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I can't listen any sound from my system - Microsoft Windows XP Professional for PC

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Open the Control panel 2. Open the "Sounds and Audio Devices" icon. 3. Verify the "Place volume icon in the taskbar" checkbox is checked. If this option is not available or is grayed out, skip to the next section of this document. 4. If you were able to check this box, click ok and close out of this window and the Control Panel. 5. Double-click the sound icon in the Systray and verify that all the sound volumes are mid-way or higher.
Check Windows services. Right Click My Computer and Manage. Choose Services and Application > Services. Choose "Windows Audio" and set to Automatic and Start. Now next you can do is If you open control panel & click device manager the window that opens will show a list of all installed hardware. Look for anything with an exclamation mark beside it, or to do with sound. If you see anything, right click it, check it isn't Disabled then select "Properties." The next window should have some tabs along the top, the one you are looking for is "Driver," you should now see an "Update driver" button. Check ur sound card information by doing this Click on start menu Click on Run Type dxdiag, enter Click on the sound tab There is button of test direct sound click on this check if there is sound Check ur registry. Check if the sound registry key is enabled or disabled. There could be an error in registry, run registry cleaner reginout to scan for errors.

Posted on Nov 22, 2010

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Noise Control and Being a Good Neighbour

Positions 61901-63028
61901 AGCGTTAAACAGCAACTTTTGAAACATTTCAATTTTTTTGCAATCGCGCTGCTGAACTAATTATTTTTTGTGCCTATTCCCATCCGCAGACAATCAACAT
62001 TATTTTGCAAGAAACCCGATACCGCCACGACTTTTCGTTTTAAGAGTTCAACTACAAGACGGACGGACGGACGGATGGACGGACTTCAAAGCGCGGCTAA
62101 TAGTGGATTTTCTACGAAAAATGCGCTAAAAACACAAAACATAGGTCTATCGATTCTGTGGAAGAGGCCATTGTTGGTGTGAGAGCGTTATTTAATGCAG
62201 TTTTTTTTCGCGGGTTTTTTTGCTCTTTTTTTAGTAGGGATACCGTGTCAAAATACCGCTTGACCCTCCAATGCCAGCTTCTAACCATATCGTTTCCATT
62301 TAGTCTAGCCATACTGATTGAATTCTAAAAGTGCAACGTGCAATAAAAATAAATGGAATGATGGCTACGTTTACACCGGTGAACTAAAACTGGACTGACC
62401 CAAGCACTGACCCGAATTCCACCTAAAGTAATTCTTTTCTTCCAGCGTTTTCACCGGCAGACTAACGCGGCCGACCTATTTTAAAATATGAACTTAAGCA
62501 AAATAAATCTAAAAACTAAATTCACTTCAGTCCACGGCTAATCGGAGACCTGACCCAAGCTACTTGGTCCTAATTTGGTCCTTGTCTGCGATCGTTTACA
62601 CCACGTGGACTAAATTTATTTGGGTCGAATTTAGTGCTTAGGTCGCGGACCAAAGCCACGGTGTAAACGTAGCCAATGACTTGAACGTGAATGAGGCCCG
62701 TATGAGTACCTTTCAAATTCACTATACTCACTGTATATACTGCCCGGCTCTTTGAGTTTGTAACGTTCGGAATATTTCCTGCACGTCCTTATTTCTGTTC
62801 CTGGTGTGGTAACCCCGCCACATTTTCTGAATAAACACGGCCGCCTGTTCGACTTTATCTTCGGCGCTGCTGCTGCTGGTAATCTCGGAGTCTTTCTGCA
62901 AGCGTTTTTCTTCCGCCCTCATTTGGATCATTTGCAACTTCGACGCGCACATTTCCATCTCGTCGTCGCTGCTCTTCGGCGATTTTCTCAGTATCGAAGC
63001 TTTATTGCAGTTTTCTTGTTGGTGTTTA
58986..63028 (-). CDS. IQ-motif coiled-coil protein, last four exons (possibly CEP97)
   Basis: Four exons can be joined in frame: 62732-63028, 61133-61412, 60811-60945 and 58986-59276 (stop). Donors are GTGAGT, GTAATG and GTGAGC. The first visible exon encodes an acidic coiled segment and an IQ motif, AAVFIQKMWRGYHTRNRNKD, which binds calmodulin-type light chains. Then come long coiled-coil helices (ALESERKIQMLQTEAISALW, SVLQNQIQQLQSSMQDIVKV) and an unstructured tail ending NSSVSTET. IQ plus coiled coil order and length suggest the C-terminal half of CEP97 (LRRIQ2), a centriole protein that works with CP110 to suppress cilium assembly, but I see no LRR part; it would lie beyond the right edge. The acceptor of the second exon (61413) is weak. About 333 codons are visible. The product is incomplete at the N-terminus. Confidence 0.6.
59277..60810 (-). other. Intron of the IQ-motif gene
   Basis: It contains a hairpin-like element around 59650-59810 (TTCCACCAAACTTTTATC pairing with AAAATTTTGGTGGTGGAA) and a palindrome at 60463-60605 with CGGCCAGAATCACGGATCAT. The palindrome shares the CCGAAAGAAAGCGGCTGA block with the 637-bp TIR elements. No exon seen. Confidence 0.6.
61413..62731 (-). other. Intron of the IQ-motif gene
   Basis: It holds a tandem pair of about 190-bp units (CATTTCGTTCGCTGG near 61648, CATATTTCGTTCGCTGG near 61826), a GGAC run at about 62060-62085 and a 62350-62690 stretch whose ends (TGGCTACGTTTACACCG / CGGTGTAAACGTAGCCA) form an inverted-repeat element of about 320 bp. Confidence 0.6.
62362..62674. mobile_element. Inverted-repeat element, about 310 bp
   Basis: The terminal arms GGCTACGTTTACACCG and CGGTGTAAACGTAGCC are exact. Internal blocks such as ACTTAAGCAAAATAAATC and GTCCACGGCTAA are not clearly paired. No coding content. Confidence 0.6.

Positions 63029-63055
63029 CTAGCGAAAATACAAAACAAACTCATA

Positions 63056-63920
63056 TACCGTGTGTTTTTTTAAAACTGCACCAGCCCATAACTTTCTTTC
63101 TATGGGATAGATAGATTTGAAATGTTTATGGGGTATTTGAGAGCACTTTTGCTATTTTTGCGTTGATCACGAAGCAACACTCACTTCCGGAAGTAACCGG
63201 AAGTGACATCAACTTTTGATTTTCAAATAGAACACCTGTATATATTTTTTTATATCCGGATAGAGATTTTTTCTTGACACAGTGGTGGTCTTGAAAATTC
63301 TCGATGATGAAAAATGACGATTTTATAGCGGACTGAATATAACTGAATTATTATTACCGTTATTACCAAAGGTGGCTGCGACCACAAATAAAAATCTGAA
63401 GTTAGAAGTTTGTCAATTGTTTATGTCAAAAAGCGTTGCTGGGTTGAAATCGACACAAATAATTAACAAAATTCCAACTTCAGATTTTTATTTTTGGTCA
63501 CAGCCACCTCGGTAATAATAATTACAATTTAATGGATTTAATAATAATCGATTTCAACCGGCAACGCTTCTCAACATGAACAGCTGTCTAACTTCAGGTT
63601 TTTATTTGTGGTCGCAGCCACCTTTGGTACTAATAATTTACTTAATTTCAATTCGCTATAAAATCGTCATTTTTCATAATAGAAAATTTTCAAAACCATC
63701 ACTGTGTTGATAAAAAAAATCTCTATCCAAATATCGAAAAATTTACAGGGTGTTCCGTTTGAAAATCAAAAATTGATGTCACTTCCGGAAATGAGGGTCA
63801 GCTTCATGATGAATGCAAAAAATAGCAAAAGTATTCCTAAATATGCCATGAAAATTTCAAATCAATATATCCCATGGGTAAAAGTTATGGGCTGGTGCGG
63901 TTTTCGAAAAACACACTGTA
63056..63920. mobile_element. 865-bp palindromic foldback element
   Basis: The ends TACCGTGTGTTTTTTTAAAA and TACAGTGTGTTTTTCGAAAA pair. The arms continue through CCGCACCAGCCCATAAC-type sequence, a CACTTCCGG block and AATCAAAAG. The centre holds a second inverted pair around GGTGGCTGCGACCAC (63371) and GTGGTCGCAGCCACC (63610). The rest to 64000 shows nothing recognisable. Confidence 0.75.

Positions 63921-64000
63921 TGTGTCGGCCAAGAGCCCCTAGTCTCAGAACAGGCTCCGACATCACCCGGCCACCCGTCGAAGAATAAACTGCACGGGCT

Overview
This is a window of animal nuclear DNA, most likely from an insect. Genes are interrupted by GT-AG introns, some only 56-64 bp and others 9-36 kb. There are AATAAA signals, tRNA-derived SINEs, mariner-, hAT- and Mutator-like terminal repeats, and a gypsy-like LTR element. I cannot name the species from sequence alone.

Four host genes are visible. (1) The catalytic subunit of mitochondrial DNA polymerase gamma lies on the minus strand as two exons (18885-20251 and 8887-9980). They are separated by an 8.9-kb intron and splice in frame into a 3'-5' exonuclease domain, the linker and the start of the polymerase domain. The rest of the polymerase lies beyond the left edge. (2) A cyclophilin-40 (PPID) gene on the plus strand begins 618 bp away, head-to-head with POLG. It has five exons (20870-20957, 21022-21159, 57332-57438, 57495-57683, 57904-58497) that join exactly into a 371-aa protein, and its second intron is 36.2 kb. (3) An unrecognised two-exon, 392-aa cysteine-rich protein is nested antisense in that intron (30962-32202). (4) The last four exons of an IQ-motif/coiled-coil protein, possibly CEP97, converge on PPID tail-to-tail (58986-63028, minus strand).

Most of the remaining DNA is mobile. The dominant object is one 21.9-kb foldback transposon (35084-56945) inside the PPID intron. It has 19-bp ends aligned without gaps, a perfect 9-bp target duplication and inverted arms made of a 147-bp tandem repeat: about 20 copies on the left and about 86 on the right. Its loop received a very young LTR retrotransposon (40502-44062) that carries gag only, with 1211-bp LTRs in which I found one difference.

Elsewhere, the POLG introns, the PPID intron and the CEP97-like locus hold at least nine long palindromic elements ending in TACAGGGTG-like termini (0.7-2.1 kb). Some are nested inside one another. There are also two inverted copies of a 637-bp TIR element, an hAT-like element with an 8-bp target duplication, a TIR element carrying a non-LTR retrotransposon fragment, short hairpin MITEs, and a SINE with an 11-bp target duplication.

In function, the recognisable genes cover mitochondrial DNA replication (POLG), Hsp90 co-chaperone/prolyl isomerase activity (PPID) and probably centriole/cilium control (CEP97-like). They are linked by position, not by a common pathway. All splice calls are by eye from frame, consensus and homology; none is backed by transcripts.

Whether you live in a private dwelling, or in a multiple home dwelling, such as a condo or apartment building, one should pay attention to controlling the sound from home theatre and stereo systems. In this case, we are generally talking about managing the bass frequencies of the sound system. High frequencies tend to be absorbed by common building materials. The physical/mechanical aspects of sound transmission are complex, but the average person can apply some simple and inexpensive methods to minimize the unwanted transmission of bass frequencies beyond the listening space. <br /> Transmission of bass frequencies can often be controlled by placing bass-producing speakers on pieces of rubber material. These can be as simple as scrap pieces of rubber mat, salvaged rubber feet from other equipment, etc. The physical placement of speakers can determine the amount of bass frequencies that the sound system produces in the listening space. Generally, more bass is generated by placing speakers in corners, and along the shortest wall of a room. <br /> Of course, adjusting the bass and volume controls is a method that can be used to satisfy personal tastes or to control the sound in any situation. Many home sound systems now employ a subwoofer to provide enhanced bass response. This can add lifelike sound quality to the home listening experience, but it is probably the source of most noise complaints. The subwoofer channel of most video program sound tracks has more bass intensity than one generally finds in television, radio or music sound sources. To prevent disturbing the neighbours, one should employ all of the methods detailed above, to reach a happy medium of being able to enjoy full spectrum audio within reason. Personally, I ask my neighbours listen in their homes, while I adjust my maximum sound system volume to a level that they would not complain about. <br /> <br /> <br /> <br /> <br /> <br /> <br /> <br />

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